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Last Updated on January 25, 2021

Why Hard Work is Better Than Talent

Why Hard Work is Better Than Talent

We live in an achievement-obsessed society that is quick to apply the labels “talented” and “gifted” to everyone who has accomplished anything of note. Successful people are often portrayed as superhuman, born with magical abilities that separate them from the rest of the human race. For instance, award-winning actors are touted as talented, as are people who have succeeded in business. If the person in question is young, they are especially likely to be labeled this way.

The media isn’t interested in hard work, or how much effort so-called gifted and talented people have to put in before they see results. Our society now judges someone on their accomplishments, and assumes that they must have inborn gifts. We don’t stop and appreciate the effort that goes into a bestselling novel, a high-performing company, or a stunning piece of artwork. We tend to just assume that “talent” naturally gives rise to excellent results.

You can see this belief operating across society. For example, operating under the assumption that someone is either born talented or average, companies often use IQ tests to scan their applicant pools for people who supposedly show the most potential to outshine their peers. Businesses are obsessed with spotting and training the “very best.” In many cases, the “very best” is equated to “people who seem to have been born with innate ability.”

The truth about hard work

    Although the media would have you believe otherwise, hard work really does trump talent. When you first meet or hear about a successful person, it’s easy to believe that they must have been born in possession of fabulous gifts. In reality, there are numerous examples of famous people who have relied on hard work.

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    For example, legendary basketball player Michael Jordan was dropped from his high school basketball team, but would go on to become one of the greatest sportspeople of all time. Animation pioneer Walt Disney was told that he had “no original ideas” and “lacked imagination” by the newspaper that fired him, and Oprah Winfrey was once advised that she “wasn’t fit for television.” These stories illustrate that not every successful person finds immediate success and recognition. It’s hard work and perseverance that ultimately pays off.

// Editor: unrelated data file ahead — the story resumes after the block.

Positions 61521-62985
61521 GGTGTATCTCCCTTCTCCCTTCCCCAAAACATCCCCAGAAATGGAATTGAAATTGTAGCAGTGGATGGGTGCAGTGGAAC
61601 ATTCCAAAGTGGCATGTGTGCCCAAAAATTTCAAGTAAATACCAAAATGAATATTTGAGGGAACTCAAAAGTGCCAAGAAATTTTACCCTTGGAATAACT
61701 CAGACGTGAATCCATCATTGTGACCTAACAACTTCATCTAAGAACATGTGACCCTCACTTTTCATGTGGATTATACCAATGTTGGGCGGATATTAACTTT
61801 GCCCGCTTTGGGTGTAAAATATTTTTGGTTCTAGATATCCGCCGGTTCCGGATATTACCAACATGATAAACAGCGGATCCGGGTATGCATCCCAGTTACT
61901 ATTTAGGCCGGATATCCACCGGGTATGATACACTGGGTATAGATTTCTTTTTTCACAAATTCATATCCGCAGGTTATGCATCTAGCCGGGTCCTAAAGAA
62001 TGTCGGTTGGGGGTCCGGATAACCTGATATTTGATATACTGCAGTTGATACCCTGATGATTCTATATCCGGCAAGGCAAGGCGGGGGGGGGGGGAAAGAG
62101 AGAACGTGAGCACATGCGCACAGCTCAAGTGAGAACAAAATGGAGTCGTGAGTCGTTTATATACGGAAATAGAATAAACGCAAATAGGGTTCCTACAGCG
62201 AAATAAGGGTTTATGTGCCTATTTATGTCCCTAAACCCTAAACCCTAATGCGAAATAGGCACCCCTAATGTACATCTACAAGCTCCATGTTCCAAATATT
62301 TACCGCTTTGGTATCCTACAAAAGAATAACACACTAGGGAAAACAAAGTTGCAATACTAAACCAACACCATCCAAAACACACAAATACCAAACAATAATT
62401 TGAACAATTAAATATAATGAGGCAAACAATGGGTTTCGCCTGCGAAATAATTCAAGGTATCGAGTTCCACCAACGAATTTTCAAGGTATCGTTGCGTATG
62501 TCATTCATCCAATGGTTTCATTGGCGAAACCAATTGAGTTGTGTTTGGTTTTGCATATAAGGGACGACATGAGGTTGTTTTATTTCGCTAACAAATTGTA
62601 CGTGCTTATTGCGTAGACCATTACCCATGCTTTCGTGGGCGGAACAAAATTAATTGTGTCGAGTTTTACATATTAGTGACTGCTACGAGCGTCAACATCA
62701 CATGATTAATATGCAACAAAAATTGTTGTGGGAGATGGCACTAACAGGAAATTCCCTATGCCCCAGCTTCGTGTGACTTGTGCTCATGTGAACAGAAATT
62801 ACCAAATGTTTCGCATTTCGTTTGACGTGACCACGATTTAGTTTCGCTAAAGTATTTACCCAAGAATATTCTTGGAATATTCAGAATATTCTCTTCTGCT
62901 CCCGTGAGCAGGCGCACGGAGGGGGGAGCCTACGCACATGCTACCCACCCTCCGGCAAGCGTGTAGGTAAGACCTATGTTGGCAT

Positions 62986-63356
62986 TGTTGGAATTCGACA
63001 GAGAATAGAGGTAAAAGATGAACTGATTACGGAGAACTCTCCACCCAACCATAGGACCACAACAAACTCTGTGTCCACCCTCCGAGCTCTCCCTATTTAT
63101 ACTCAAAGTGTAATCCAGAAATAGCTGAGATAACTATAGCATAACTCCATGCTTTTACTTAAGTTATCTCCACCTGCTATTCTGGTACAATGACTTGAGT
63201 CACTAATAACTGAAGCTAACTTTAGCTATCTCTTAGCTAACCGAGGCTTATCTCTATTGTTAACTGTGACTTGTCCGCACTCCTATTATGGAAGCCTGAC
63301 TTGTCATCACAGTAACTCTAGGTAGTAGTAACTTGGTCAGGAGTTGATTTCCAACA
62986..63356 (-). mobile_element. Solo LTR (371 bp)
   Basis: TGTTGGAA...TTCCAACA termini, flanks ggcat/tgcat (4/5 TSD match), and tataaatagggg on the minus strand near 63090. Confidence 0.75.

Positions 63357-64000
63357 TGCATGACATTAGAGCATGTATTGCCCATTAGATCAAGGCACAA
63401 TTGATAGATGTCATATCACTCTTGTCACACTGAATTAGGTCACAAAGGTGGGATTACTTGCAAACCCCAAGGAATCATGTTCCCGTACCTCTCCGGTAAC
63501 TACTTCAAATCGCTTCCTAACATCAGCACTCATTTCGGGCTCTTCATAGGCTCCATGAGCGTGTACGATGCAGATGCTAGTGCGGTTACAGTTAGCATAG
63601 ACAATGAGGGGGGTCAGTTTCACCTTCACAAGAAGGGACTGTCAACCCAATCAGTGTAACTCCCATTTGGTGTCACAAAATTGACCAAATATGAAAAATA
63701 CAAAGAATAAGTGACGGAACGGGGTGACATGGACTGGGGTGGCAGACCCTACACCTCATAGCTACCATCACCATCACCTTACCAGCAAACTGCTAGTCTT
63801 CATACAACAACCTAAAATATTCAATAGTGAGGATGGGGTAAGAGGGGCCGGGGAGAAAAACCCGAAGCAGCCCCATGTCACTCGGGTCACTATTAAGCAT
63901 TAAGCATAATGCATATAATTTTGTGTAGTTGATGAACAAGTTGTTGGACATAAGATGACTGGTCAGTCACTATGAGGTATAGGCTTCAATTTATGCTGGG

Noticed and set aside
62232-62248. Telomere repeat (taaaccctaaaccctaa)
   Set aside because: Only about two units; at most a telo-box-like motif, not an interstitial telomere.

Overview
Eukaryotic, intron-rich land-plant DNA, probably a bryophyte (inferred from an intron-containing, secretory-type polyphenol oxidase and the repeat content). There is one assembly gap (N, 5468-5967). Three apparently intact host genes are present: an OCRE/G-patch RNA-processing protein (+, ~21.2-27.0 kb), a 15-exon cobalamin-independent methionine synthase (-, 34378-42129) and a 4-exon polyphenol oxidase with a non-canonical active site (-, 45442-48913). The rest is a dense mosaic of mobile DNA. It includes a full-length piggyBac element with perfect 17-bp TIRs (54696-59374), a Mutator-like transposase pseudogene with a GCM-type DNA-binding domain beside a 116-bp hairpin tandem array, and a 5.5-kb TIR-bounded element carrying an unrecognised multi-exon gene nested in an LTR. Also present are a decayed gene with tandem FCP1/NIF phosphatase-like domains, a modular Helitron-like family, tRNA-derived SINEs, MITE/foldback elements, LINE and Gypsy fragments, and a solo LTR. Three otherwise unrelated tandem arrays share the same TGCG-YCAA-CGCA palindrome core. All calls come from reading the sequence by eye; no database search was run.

The power of labels

    What happens when someone is told that they are talented? Sometimes, they will become complacent and lose the incentive to improve themselves. For example, a kid who is told throughout high school that they are naturally smart might assume that they will breeze through college. They might never bother to develop the skills needed to study hard and learn new material, as they think that they will be able to ace any class. College might come as a real shock to them, and because they have not bothered to learn study skills, they might find themselves struggling to cope.

    Someone who has been explicitly told that they are in no way gifted or talented might become discouraged and stop following their dreams. For example, someone who takes up art classes in their thirties or forties and is told by their teacher that they don’t really have an aptitude for painting might become depressed, especially if they have waited for years to build up the confidence levels required to sign up for the class in the first place. The world could miss out on some wonderful paintings as the result of a single comment from the teacher.

    To call someone “talented” can also be an act of rudeness. It implies that the person did not have to rely on their own hard work to achieve success, which belittles their efforts and shows an ignorance of how personal growth and development really happens behind the scenes. Calling someone talented also lets yourself off the hook and gives you permission to be lazy – after all, if someone else is talented and you are not, why even bother trying to achieve a similar level of success?

    In short, labeling someone “talented” or “gifted” is not a straightforward compliment. The very notion that some people are born innately better than others is not constructive.

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    How to master your unique power

    It’s true that we are all stronger in some areas than others, but hard work is the real secret to success. There are three steps you must follow in order to achieve your full potential.

    First, ask yourself what interests you the most.

      What do you think about most often? What do you care about most? What do you like to do in your spare time? What satisfies you? If you aren’t sure of your tastes and skills, try a few new hobbies or investigate a few new topics.

      Second, work on actively building your strengths in this area.

        For instance, if you have discovered that you love art, choose a medium and find resources that will help you master this specific skill. You could take classes, find a mentor, or track down materials that allow you to teach yourself. Think about the basic skills you need first, and work on acquiring them. Practice is your friend here. The more you do, the better!

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        Third, make sure that you keep getting feedback from a range of sources.

          Let them tell you what is working well, and what needs improvement. Successful people never stop learning, and they appreciate constructive criticism. Take other people’s comments on board, commit yourself to ongoing improvement, and never stop working hard! It doesn’t matter whether other people think you are talented or not. What matters is your personal effort and work.